Altered glycosylation of mucin 1 (MUC1) on tumor cells compared to normal epithelial cells was previously identified as an important antigenic modification recognized by the immune system in the process of tumor immunosurveillance. This tumor form of MUC1 is considered a viable target for cancer immunotherapy. The importance of altered MUC1 glycosylation extends also to its role as a promoter of chronic inflammatory conditions that lead to malignant transformation and cancer progression. We review here what is known about the role of specific cancer-associated glycans on MUC1 in protein-protein interactions and intracellular signaling in cancer cells and in their adhesion to each other and the tumor stroma...
October 13, 2016: Biomolecules
Shiying Wu, Guanzhong Mao, Leif A Kirsebom
There is a need to identify novel scaffolds and targets to develop new antibiotics. Methylene blue is a phenothiazine derivative, and it has been shown to possess anti-malarial and anti-trypanosomal activities. Here, we show that different phenothiazine derivatives and pyronine G inhibited the activities of three structurally different bacterial RNase P RNAs (RPRs), including that from Mycobacterium tuberculosis, with Ki values in the lower μM range. Interestingly, three antipsychotic phenothiazines (chlorpromazine, thioridazine, and trifluoperazine), which are known to have antibacterial activities, also inhibited the activity of bacterial RPRs, albeit with higher Ki values than methylene blue...
September 8, 2016: Biomolecules
Evanguelos Xylinas, Melanie R Hassler, Dazhong Zhuang, Martin Krzywinski, Zeynep Erdem, Brian D Robinson, Olivier Elemento, Thomas Clozel, Shahrokh F Shariat
Bladder cancer is among the five most common cancers diagnosed in the Western world and causes significant mortality and morbidity rates in affected patients. Therapeutic options to treat the disease in advanced muscle-invasive bladder cancer (MIBC) include cystectomy and chemotherapy. Neoadjuvant cisplatin-based combination chemotherapy is effective in MIBC; however, it has not been widely adopted by the community. One reason is that many patients do not respond to neoadjuvant chemotherapy, and no biomarker currently exists to identify these patients...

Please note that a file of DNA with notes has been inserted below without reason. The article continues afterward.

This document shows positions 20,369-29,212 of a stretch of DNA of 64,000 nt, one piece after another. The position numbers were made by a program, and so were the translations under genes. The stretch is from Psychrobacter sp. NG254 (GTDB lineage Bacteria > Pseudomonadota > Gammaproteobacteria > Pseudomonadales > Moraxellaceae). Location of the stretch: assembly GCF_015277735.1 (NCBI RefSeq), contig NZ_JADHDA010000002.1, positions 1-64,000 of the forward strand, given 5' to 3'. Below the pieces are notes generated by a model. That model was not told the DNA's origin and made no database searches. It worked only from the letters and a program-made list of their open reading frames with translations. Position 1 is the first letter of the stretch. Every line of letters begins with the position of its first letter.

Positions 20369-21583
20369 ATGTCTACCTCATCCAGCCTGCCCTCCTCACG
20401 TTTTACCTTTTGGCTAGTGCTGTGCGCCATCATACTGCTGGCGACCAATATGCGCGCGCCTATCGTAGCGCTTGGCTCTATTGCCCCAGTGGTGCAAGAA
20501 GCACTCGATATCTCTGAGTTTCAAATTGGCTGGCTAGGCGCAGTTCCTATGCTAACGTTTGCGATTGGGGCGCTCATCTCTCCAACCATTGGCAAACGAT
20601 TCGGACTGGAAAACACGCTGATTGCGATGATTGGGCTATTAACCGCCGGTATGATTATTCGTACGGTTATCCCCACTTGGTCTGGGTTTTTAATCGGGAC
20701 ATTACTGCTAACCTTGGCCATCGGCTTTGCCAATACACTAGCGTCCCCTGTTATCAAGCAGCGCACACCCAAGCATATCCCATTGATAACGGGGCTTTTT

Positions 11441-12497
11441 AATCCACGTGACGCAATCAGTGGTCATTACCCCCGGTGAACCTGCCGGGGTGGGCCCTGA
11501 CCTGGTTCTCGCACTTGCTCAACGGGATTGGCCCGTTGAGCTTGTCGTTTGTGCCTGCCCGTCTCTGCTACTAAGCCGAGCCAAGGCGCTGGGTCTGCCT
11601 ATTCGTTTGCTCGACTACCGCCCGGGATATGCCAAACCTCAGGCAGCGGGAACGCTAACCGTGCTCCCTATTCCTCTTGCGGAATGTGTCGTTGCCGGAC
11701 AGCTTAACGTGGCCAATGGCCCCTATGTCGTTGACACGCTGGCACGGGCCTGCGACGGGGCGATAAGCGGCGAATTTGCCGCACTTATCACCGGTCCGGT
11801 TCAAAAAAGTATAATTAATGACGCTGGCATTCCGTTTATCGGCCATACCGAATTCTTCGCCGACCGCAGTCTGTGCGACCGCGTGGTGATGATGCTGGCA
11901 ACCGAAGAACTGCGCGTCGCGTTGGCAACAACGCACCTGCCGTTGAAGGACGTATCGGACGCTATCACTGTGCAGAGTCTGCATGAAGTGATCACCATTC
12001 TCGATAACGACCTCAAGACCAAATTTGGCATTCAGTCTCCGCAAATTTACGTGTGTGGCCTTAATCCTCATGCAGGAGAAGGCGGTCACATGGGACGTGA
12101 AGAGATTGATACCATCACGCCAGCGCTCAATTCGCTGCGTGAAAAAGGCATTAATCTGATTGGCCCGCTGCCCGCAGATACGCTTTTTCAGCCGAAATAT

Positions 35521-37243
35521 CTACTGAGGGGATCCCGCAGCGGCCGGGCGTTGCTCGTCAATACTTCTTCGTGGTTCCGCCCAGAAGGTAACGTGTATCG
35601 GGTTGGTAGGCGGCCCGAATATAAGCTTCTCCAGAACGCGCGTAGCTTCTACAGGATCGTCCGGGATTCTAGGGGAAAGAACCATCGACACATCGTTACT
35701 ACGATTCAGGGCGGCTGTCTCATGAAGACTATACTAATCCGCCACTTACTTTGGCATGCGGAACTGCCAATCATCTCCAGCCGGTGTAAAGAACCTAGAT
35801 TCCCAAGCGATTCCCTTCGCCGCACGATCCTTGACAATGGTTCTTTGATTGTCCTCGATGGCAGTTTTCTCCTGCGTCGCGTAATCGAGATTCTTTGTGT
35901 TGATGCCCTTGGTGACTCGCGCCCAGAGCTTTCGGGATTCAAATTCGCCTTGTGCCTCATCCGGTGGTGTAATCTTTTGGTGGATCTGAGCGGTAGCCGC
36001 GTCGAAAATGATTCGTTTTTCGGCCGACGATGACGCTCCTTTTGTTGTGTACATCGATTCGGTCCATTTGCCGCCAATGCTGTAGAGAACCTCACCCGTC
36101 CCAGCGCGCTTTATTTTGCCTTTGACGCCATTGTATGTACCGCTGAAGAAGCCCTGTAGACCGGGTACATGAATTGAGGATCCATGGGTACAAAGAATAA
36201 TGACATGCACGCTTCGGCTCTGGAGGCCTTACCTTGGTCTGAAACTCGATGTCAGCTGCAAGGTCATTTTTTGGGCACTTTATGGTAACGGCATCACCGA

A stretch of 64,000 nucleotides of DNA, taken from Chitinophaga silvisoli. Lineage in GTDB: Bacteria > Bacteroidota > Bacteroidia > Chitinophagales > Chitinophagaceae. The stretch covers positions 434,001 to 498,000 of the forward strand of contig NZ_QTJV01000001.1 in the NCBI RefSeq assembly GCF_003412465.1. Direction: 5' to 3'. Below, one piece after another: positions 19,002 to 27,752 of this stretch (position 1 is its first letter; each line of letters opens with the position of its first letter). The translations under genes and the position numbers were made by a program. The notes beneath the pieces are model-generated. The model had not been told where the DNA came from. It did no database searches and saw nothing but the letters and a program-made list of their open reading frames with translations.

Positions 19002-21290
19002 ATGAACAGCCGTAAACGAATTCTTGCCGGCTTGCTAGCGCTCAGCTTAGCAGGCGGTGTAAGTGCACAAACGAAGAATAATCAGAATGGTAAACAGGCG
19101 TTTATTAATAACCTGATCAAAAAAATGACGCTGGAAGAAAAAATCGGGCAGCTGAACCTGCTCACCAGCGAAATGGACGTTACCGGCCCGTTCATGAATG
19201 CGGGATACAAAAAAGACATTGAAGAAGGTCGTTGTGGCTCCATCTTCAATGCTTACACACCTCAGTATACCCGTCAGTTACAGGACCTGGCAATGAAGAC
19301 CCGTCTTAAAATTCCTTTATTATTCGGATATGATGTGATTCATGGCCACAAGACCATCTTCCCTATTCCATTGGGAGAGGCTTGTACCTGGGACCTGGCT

September 2, 2016: Biomolecules
Mathilde Wauters, Ruddy Wattiez, Laurence Ris
Tau protein is mainly intracellular. However, several studies have demonstrated that full-length Tau can be released into the interstitial fluid of the brain. The physiological or pathological function of this extracellular Tau remains unknown. Moreover, as evidence suggests, extracellular Tau aggregates can be internalized by neurons, seeding Tau aggregation. However, much less is known about small species of Tau. In this study, we hypothesized that the status of phosphorylation could alter the internalization of recombinant Tau in Neuro2A and cortical cells...
August 19, 2016: Biomolecules
Robert Y K Lai, Charles R Harrington, Claude M Wischik
The authors wish to correct their affiliations in this paper [1] as follows:[...].
August 12, 2016: Biomolecules
Ryan L Hanson, Michael A Hollingsworth
Glycosylation is one of the most abundant post-translational modifications that occur within the cell. Under normal physiological conditions, O-linked glycosylation of extracellular proteins is critical for both structure and function. During the progression of cancer, however, the expression of aberrant and truncated glycans is commonly observed. Mucins are high molecular weight glycoproteins that contain numerous sites of O-glycosylation within their extracellular domains. Transmembrane mucins also play a functional role in monitoring the surrounding microenvironment and transducing these signals into the cell...
July 30, 2016: Biomolecules
Bryan Oronsky, Jan Scicinski, Michelle M Kim, Pedro Cabrales, Michael E Salacz, Corey A Carter, Neil Oronsky, Harry Lybeck, Michelle Lybeck, Christopher Larson, Tony R Reid, Arnold Oronsky
First introduced during the late 1800s, radiation therapy is fundamental to the treatment of cancer. In developed countries, approximately 60% of all patients receive radiation therapy (also known as the sixty percenters), which makes radioresistance in cancer an important and, to date, unsolved, clinical problem. Unfortunately, the therapeutic refractoriness of solid tumors is the rule not the exception, and the ubiquity of resistance also extends to standard chemotherapy, molecularly targeted therapy and immunotherapy...
July 4, 2016: Biomolecules